Kyle Korver

Kyle Korver heard rumor coach offered money if his team ended Korver’s 3-point streak


Kyle Korver’s streak of games with a 3-pointer ended at 127 last Wednesday.

It’s pretty incredible Korver kept the streak going so long, considering shooting 3-pointers is nearly his entire role. You’d think at least one opposing team would successfully stick a defender on him beyond the arc for a full game.

Alas, maybe one coach took that repeatedly failed challenge personally.

Marc J. Spears of Yahoo Sports:

Kyle Korver told Yahoo Sports he heard “a rumor” that a coach offered money to his team if they stopped his 3-point streak

Was that coach Mike Budenholzer? Because no coach did a better job of halting Korver’s streak than the Hawks coach.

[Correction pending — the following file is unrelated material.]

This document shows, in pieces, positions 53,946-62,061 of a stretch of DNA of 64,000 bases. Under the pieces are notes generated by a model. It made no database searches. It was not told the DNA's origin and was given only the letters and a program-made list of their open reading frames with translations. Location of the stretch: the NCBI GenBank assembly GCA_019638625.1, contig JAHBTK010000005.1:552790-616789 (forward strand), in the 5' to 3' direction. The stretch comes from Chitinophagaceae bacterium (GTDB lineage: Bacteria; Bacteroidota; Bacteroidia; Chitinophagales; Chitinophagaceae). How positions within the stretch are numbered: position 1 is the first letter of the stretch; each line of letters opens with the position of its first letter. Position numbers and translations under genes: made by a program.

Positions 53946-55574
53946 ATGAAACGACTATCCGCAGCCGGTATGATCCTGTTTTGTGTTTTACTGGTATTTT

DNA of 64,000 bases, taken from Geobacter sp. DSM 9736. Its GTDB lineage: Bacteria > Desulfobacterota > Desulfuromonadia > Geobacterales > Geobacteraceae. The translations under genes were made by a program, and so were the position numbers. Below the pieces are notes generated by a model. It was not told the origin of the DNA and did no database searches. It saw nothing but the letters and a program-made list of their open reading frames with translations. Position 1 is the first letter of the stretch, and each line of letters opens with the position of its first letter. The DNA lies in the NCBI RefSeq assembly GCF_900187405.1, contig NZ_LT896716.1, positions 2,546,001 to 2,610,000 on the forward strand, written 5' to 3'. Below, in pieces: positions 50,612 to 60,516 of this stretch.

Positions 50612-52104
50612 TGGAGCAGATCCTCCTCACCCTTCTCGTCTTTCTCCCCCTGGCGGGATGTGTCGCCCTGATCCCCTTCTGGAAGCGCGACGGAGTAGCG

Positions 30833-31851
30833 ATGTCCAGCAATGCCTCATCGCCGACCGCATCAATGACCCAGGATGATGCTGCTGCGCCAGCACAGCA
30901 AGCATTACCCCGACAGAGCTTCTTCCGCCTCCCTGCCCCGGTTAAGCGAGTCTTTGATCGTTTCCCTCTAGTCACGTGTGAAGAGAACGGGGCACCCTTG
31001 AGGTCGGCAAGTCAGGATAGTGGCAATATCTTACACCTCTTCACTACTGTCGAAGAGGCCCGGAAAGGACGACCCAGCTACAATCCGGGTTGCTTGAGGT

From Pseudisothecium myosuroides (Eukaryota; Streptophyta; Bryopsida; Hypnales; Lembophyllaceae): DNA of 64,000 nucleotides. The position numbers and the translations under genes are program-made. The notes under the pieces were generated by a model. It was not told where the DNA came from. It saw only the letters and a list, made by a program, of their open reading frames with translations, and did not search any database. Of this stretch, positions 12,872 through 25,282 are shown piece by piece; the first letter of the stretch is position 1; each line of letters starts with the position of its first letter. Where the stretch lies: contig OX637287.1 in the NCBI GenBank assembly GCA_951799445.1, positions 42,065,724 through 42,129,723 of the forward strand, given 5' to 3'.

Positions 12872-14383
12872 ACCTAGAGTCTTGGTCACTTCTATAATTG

Budenholzer kept Korver on the bench during the entire fourth quarter of a blowout loss to the Trail Blazers on Wednesday, preventing Korver from getting more chances to overcome his 0-for-5 start from beyond the arc. Korver could have made a 3-pointer earlier, but Budenholzer ensured the streak ended.

Assuming it was actually an opposing coach, though, does this constitute circumvention?

Unless the coach was Portland’s Terry Stotts, I doubt the NBA would punish a coach for planning to – but not actually – circumventing the salary cap.

But even if the coach made the payment, the amount would likely be key. I would be shocked if the money involved were significant enough to draw the league’s attention.

The NBA doesn’t regulate a coach taking a player out to dinner the way, say, the NCAA would. Teams have a little allowance for compensating players beyond what’s specifically laid out in their contracts.

And as long as the coach wasn’t encouraging his team to play dirty with Korver, this doesn’t resemble the New Orleans Saints bounty scandal, either.

The NBA should poke around to make sure everything here was on the up and up, but I suspect the investigation would end without any consequences for anyone.

Kristaps Porzingis grew up a Kobe fan. Still is one.